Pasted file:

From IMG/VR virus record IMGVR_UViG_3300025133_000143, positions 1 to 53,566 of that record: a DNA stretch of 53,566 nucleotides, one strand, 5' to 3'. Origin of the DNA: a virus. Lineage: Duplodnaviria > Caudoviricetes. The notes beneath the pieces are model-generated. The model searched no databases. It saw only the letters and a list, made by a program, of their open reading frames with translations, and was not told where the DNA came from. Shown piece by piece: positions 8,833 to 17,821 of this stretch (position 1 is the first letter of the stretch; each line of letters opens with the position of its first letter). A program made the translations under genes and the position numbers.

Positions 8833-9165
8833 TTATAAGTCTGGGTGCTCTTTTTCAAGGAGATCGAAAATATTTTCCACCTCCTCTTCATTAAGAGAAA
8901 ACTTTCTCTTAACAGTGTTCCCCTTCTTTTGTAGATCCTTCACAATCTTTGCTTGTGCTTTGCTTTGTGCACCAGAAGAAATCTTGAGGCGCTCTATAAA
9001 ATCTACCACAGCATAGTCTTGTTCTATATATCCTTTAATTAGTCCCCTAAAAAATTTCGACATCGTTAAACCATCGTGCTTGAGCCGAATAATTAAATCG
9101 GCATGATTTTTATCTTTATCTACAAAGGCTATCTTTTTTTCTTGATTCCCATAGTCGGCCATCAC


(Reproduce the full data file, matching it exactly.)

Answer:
From IMG/VR virus record IMGVR_UViG_3300025133_000143, positions 1 to 53,566 of that record: a DNA stretch of 53,566 nucleotides, one strand, 5' to 3'. Origin of the DNA: a virus. Lineage: Duplodnaviria > Caudoviricetes. The notes beneath the pieces are model-generated. The model searched no databases. It saw only the letters and a list, made by a program, of their open reading frames with translations, and was not told where the DNA came from. Shown piece by piece: positions 8,833 to 17,821 of this stretch (position 1 is the first letter of the stretch; each line of letters opens with the position of its first letter). A program made the translations under genes and the position numbers.

Positions 8833-9165
8833 TTATAAGTCTGGGTGCTCTTTTTCAAGGAGATCGAAAATATTTTCCACCTCCTCTTCATTAAGAGAAA
8901 ACTTTCTCTTAACAGTGTTCCCCTTCTTTTGTAGATCCTTCACAATCTTTGCTTGTGCTTTGCTTTGTGCACCAGAAGAAATCTTGAGGCGCTCTATAAA
9001 ATCTACCACAGCATAGTCTTGTTCTATATATCCTTTAATTAGTCCCCTAAAAAATTTCGACATCGTTAAACCATCGTGCTTGAGCCGAATAATTAAATCG
9101 GCATGATTTTTATCTTTATCTACAAAGGCTATCTTTTTTTCTTGATTCCCATAGTCGGCCATCAC